Scene of an Accident Protocol

Most drivers have been involved in a traffic accident, from a simple "fender bender" to a more serious collision that might involve injuries or even fatalities.

In 2007 alone, more than 6 million vehicular accidents were reported in the United States, according to the National Highway Traffic Safety Administration.

So even if you have been fortunate enough to stay out of harm's way while on the road, it wouldn't hurt to have some guidelines just in case you catch yourself in a traffic mishap.

Keep a roadside emergency kit on in your vehicle.

You never know what can happen while driving so it's always best to be prepared. A properly stocked roadside emergency kit should include items such as jumper cables, roadside flares, a tire pressure gauge and inflator, and a flashlight with extra batteries. First aid supplies also are essential for your emergency kit. Make sure to have items like antiseptic cleansing wipes, gauze and plastic bandages, tape, a cold compress, scissors and latex gloves.

Staying safe is the first priority.

After a traffic accident, you should first check yourself and your passengers to see if anyone has been injured. If someone is hurt, summon medical assistance right away. Once your condition and that of your passengers has been established, you should move your vehicle off to the side of the road if possible. It is unsafe to continue to sit in traffic and a two-car fender bender could turn into a multiple-car pileup very quickly. If you are unable to move your vehicle, make sure to stay in your car until the police arrive.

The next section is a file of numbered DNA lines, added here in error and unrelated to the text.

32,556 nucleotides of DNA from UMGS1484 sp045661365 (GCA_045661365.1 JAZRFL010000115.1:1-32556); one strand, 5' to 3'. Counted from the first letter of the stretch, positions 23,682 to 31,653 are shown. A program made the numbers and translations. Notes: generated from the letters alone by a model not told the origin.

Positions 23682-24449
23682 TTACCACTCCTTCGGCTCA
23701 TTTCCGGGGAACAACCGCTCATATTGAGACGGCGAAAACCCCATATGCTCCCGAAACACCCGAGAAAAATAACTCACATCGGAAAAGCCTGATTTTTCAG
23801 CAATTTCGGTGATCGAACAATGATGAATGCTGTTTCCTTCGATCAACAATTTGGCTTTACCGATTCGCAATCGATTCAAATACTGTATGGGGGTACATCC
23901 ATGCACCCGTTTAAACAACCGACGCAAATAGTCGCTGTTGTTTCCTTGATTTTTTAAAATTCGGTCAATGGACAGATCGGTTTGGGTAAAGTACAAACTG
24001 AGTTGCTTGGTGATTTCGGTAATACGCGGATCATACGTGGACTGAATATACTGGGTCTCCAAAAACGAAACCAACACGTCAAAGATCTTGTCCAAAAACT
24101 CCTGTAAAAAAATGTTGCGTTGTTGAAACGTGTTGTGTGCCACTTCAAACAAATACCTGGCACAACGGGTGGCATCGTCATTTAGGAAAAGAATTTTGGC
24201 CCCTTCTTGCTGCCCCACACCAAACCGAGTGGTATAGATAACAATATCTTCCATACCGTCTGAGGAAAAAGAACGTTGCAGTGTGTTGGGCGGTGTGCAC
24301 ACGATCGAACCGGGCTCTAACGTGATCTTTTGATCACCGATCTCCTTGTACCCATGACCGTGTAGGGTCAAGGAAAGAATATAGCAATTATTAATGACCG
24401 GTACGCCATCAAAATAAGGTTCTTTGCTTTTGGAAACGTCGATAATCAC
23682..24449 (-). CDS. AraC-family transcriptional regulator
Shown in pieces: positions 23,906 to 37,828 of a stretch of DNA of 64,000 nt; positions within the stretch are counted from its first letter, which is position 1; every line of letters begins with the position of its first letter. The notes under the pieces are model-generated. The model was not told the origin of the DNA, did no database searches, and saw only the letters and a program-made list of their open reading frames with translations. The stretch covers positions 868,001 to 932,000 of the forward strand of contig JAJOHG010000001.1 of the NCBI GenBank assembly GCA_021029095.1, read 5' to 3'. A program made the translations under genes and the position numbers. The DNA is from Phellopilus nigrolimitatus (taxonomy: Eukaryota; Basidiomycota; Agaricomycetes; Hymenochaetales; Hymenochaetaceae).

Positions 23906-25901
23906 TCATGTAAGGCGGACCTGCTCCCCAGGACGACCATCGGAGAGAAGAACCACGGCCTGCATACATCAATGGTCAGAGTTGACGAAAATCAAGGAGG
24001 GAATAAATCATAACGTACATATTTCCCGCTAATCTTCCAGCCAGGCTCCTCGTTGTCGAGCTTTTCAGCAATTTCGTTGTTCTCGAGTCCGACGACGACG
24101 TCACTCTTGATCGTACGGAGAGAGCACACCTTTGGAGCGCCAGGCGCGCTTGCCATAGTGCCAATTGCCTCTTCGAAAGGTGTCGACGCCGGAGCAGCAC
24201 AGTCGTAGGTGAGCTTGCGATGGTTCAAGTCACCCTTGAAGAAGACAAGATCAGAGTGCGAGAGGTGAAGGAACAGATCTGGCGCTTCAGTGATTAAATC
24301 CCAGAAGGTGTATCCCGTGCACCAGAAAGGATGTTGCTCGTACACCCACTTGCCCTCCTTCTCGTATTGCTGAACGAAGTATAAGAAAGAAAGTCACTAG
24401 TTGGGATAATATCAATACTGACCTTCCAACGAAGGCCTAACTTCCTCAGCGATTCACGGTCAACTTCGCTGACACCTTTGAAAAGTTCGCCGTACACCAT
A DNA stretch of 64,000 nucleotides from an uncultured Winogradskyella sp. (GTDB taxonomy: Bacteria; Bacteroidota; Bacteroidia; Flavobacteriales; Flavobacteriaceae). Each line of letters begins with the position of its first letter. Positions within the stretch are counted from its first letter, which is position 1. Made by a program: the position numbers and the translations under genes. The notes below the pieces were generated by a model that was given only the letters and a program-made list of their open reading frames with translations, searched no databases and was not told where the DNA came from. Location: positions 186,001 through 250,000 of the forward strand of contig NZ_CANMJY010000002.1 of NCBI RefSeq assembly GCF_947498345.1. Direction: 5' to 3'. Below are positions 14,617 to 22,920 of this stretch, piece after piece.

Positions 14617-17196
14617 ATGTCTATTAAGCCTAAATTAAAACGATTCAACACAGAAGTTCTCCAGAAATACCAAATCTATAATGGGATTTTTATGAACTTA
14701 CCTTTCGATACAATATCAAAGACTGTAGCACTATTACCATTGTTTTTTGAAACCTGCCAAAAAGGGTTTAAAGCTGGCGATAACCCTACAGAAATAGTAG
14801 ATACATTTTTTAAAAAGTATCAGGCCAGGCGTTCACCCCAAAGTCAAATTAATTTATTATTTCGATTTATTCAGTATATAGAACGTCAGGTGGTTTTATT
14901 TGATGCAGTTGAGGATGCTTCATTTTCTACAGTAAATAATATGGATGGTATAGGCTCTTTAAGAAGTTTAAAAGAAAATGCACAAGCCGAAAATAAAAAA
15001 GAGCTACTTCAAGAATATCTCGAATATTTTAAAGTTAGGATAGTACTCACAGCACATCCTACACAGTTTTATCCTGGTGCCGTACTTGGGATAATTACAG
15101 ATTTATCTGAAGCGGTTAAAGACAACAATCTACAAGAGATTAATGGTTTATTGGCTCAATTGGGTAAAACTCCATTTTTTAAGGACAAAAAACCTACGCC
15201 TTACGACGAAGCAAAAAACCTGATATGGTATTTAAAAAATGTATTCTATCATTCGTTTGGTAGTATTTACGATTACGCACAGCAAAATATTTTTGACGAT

Record all details.

When the police arrive, you will want to get their names so that you can refer back them later when reviewing the accident details. Additionally, you shouldn't rely solely on the police report to tell your side of the story. A good tip is to keep a disposable camera in your car so that you can take your own photographs of the accident. In addition, you should write down all details pertaining to the accident - what happened just before the collision, what your actions were, what the actions of the other driver were. These types of details might be difficult to remember later.

Exchange information with the other driver.

If involved in an accident with another driver, make sure to exchange the following information with that driver: name, address, phone number, insurance company, policy number, driver's license number and license plate number. You also should write a description of each vehicle, including the make, model, year and color.

Contact your insurance company and know what your policy covers.

After exchanging information with the other driver, you next move should be to contact your insurance company to let them know that you've been in an accident and to give them your version of the events. Additionally, you should be aware of what exactly your policy covers. You might find out that the actual cost to repair your car manageable enough to avoid going through your insurer and incurring a premium hike.

File an accident report with the police department.

Often police will not respond to minor accidents if injuries are not involved. However, having a police report on hand can assist in speeding up the insurance claims process. You can file a report at your local police station or by downloading a form from the Department of Motor Vehicles' website.